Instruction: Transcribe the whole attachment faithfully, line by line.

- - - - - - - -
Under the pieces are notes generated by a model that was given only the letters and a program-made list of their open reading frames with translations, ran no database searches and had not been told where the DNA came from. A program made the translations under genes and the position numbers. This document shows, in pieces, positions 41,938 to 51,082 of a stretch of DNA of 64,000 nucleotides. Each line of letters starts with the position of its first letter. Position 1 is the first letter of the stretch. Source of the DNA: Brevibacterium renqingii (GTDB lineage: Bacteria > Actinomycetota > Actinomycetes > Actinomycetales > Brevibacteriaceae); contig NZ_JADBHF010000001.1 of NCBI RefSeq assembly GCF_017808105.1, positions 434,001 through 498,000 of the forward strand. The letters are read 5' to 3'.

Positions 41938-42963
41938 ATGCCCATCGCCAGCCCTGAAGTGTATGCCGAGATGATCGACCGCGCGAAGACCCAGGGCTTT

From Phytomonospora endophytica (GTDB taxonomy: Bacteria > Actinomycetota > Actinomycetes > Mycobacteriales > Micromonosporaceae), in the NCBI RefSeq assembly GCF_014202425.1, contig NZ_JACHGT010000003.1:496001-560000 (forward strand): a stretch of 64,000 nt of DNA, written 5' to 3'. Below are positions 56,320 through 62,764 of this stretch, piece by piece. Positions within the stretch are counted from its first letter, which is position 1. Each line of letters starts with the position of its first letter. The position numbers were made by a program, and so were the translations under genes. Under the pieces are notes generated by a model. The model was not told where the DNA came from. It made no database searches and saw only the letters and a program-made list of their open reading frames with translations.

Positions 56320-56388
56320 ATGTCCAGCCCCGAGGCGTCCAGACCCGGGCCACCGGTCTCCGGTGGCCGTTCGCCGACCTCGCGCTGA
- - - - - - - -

Under the pieces are notes generated by a model that was given only the letters and a program-made list of their open reading frames with translations, ran no database searches and had not been told where the DNA came from. A program made the translations under genes and the position numbers. This document shows, in pieces, positions 41,938 to 51,082 of a stretch of DNA of 64,000 nucleotides. Each line of letters starts with the position of its first letter. Position 1 is the first letter of the stretch. Source of the DNA: Brevibacterium renqingii (GTDB lineage: Bacteria > Actinomycetota > Actinomycetes > Actinomycetales > Brevibacteriaceae); contig NZ_JADBHF010000001.1 of NCBI RefSeq assembly GCF_017808105.1, positions 434,001 through 498,000 of the forward strand. The letters are read 5' to 3'.

Positions 41938-42963
41938 ATGCCCATCGCCAGCCCTGAAGTGTATGCCGAGATGATCGACCGCGCGAAGACCCAGGGCTTT

From Phytomonospora endophytica (GTDB taxonomy: Bacteria > Actinomycetota > Actinomycetes > Mycobacteriales > Micromonosporaceae), in the NCBI RefSeq assembly GCF_014202425.1, contig NZ_JACHGT010000003.1:496001-560000 (forward strand): a stretch of 64,000 nt of DNA, written 5' to 3'. Below are positions 56,320 through 62,764 of this stretch, piece by piece. Positions within the stretch are counted from its first letter, which is position 1. Each line of letters starts with the position of its first letter. The position numbers were made by a program, and so were the translations under genes. Under the pieces are notes generated by a model. The model was not told where the DNA came from. It made no database searches and saw only the letters and a program-made list of their open reading frames with translations.

Positions 56320-56388
56320 ATGTCCAGCCCCGAGGCGTCCAGACCCGGGCCACCGGTCTCCGGTGGCCGTTCGCCGACCTCGCGCTGA